Speaking at a press conference after the release of the European Commission progress report, European Enlargement Commissioner Olli Rehn yesterday stated that now the quality of reforms has become more important than speed, adding that the pace of reforms in Turkey had slowed down but recently picked up again. Expressing the Commission's full support for the Finnish plan on Cyprus, he urged all the concerned sides in the Cyprus dispute to give their total support and energy in evaluating the plan. Rehn added that problems remain in the interpretation and implementation of Article 301 of the Turkish Penal Code (TCK), and urged that it be changed, saying it constitutes a handicap to freedom of expression. EC President Jose Manuel Barroso stated that that general tendency of the Union was not to freeze negotiations even if the Cyprus dispute continues and to give a chance to diplomatic efforts. European Union-Turkey Joint Parliamentary Commission Co- chairman Joost Lagendijk said that the progress report was balanced and that it had no new expectations. In related news, Greek Foreign Minister Dora Bakoyannis said, "There are all necessary components (in the report) to evaluate Turkey's course to the EU. It also touches on concrete events and will constitute a touchstone for the decisions to be taken by the EU hereafter." Greek Cypriot administration Foreign Minister Georges Lillikas claimed that the report shows that Turkey refuses to fulfill its commitments. French Foreign Minister Philippe Douste-Blazy said, "If Ankara doesn't recognize the (Greek) Republic of Cyprus by the end of this year, the EU should reconsider its negotiation timetable on Turkey." /All papers/

    [05] PARLIAMENT PASSES BILL ENABLING BURIAL OF ECEVIT IN STATE CEMETERY

    Parliament yesterday passed a bill enabling the burial of former Prime Minister Bulent Ecevit, who passed away on Sunday, in the State Cemetery, up to now reserved for presidents and Ataturk's brothers-in-arms. Under the new bill, prime ministers and Parliament speakers will also be eligible for burial there. /Sabah/

    [06] IRAQI FM ZEBARI: "KIRKUK ISN'T A TURKISH CITY"

    Iraqi Foreign Minister Hoshyar Zebari yesterday said that they were sensitive about Turkey's anxiety about security. Speaking to news agency DHA in Paris, Zebari said, "The Iraqi prime minister will visit Turkey later this month. I will accompany him. Besides, we're cooperating against the terrorist PKK. The tripartite commission (of Turkey, the US and Iraq) should work on this. Our government is determined about this issue and ready to work." Also touching on the Kirkuk issue, Zebari stated that it wasn't a Turkish city, and its fate will be determined by Iraqis. "There's a procedure on Kirkuk determined by the Constitution. This should be supported." Kirkuk has a large native Turkmen population. /Hurriyet/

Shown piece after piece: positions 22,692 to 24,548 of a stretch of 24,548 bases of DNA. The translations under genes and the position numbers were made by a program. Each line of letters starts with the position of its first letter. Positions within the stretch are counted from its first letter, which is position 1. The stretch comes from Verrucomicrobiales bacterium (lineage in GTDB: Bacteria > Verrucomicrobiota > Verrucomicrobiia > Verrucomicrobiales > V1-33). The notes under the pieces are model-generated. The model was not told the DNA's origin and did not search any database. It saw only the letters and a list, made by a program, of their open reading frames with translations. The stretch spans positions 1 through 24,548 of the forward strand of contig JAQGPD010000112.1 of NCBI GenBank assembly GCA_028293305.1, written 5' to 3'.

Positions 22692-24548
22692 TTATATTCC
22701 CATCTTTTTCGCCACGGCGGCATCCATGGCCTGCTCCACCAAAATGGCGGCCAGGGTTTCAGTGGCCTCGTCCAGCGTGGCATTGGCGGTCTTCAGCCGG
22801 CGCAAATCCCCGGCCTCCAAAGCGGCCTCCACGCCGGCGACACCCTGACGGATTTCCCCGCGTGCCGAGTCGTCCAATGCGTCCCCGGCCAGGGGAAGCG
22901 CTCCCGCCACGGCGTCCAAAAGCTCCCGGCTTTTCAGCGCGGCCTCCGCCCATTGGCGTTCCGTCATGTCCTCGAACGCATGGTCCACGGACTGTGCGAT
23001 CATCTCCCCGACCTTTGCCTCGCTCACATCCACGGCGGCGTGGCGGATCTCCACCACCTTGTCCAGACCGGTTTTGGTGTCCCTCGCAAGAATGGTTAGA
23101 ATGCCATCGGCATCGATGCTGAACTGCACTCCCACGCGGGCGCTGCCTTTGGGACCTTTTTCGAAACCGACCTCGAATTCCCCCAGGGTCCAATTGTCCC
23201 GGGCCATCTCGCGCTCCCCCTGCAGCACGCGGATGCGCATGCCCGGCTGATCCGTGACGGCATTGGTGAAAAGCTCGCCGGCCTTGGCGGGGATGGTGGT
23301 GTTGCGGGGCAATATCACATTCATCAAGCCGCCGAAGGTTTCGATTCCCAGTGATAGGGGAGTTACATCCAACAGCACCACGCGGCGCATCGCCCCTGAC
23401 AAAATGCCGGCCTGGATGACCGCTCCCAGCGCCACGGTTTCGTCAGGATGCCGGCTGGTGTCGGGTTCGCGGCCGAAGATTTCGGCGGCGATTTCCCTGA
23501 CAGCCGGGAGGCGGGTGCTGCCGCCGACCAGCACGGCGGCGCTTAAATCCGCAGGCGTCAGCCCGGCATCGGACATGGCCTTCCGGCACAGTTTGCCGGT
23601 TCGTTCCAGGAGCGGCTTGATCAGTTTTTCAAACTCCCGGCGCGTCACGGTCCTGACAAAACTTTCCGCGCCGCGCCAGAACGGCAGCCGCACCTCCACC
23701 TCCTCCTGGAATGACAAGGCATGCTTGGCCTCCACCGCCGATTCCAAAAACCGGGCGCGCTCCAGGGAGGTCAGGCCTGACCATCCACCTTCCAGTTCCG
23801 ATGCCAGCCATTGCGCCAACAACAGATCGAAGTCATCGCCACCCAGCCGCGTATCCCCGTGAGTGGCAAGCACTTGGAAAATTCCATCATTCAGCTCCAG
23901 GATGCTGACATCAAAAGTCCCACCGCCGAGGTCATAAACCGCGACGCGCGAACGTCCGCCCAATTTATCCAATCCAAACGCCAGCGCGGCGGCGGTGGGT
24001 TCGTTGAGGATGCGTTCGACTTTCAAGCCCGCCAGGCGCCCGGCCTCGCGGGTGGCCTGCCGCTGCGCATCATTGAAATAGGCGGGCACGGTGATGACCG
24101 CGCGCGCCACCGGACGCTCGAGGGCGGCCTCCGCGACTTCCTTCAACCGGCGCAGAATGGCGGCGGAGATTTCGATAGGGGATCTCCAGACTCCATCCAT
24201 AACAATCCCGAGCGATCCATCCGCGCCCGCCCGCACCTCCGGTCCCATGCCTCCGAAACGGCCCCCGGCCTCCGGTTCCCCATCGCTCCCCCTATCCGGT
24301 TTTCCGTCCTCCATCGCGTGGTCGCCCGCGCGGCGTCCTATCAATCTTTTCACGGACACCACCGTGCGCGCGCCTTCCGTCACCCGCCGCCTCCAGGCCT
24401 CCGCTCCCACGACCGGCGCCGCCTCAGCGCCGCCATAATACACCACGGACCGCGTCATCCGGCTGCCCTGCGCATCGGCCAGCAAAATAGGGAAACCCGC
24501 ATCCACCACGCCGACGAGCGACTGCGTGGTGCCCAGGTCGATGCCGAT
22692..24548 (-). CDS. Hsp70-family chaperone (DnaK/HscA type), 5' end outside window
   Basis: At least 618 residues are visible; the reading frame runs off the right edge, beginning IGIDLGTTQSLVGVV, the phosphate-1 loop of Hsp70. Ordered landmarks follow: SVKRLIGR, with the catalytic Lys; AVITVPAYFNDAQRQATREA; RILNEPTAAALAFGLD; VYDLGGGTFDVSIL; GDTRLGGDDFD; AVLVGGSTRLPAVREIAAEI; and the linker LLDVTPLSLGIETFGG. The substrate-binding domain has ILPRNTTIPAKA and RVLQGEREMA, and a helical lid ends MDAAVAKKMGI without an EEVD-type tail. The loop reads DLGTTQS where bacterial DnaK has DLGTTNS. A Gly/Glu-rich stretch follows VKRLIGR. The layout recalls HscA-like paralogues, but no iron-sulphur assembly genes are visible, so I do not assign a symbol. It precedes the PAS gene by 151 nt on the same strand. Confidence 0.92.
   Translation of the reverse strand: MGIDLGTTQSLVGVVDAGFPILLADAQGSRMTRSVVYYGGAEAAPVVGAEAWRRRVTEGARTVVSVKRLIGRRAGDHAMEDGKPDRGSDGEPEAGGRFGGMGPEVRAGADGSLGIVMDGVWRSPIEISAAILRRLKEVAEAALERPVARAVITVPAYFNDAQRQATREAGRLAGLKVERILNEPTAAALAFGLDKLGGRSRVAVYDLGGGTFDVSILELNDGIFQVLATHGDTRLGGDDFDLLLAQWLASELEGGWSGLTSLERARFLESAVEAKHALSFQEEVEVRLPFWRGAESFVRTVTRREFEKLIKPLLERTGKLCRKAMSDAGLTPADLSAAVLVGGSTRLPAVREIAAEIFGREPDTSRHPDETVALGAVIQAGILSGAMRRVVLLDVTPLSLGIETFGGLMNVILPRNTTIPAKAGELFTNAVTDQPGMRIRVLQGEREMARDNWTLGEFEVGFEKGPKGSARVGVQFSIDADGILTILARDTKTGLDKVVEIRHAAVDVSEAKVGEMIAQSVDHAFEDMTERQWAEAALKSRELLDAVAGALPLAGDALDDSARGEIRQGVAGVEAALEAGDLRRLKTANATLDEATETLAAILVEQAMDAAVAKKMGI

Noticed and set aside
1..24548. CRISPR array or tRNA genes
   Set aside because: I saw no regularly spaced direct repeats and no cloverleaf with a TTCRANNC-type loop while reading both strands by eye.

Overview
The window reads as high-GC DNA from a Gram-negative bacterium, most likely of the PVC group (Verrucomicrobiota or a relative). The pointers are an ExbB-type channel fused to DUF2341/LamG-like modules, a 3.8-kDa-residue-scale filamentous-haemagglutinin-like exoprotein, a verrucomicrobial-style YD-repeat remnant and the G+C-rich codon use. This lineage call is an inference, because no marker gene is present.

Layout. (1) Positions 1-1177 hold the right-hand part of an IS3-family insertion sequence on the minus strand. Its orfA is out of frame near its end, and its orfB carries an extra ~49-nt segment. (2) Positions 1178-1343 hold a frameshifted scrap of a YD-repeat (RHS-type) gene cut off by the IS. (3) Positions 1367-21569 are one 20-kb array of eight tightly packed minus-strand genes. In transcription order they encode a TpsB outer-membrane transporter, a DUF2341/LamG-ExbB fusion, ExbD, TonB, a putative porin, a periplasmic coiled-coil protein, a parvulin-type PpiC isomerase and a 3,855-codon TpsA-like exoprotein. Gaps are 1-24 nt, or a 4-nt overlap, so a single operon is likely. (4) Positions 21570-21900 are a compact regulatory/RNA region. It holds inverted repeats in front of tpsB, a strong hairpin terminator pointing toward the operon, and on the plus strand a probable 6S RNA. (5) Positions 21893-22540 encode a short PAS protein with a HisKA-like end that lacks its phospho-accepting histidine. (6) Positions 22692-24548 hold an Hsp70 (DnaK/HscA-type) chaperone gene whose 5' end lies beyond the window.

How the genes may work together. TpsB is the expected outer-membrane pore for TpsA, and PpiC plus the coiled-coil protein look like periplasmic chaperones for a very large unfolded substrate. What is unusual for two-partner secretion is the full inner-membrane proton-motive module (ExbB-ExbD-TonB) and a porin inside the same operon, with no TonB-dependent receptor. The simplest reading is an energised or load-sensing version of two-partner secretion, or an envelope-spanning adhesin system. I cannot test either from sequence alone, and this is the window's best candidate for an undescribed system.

[07] BABACAN: "THE EU LACKS OBJECTIVITY ON THE CYPRUS ISSUE"

    State Minister and Turkey's European Union accession talks chief negotiator Ali Babacan yesterday said that the Cyprus issue could be solved under the auspices of the United Nations. In an interview with Portuguese daily Diario de Noticias, Babacan complained that the EU lacked objectivity on the Cyprus issue, adding that since Greek Cyprus is an EU member, it wanted to use the bloc to pressure Turkey. Stressing that Greece as well as Turkey should sit at the table to solve the issue, Babacan said should the embargo on Turkish Cyprus be lifted, Turkey would meet its commitments to the EU. /Turkiye/

    [08] BLACK SEA STATES GATHER IN ISTANBUL

    The Seventh Black Sea Littoral States Border Coast Guard Cooperation Forum, held for the first time in 2000 under an initiative from Turkey, took place yesterday at the Harbiye Military Museum in Istanbul. Representatives from Turkey, Georgia, Bulgaria, Romania, the Russian Federation and Ukraine attended the forum, hosted by the Turkish Coast Guard. Interior Minister Abdulkadir Aksu noted in his opening speech that the Black Sea had become an important energy corridor as a result of the marshalling of resources in the Caspian Sea area and continual opening up to world markets. "As a natural result of this, it is one of our basic missions to ensure the security of the energy corridor. Thanks to the confident atmosphere that we created six years ago as the Black Sea littoral states, today the Black Sea is one of the most stable and safest seas in the world," he said. Following the speeches, a ceremony was held to mark the handling over of the leadership of the forum from Georgia to Turkey. /Turkish Daily News/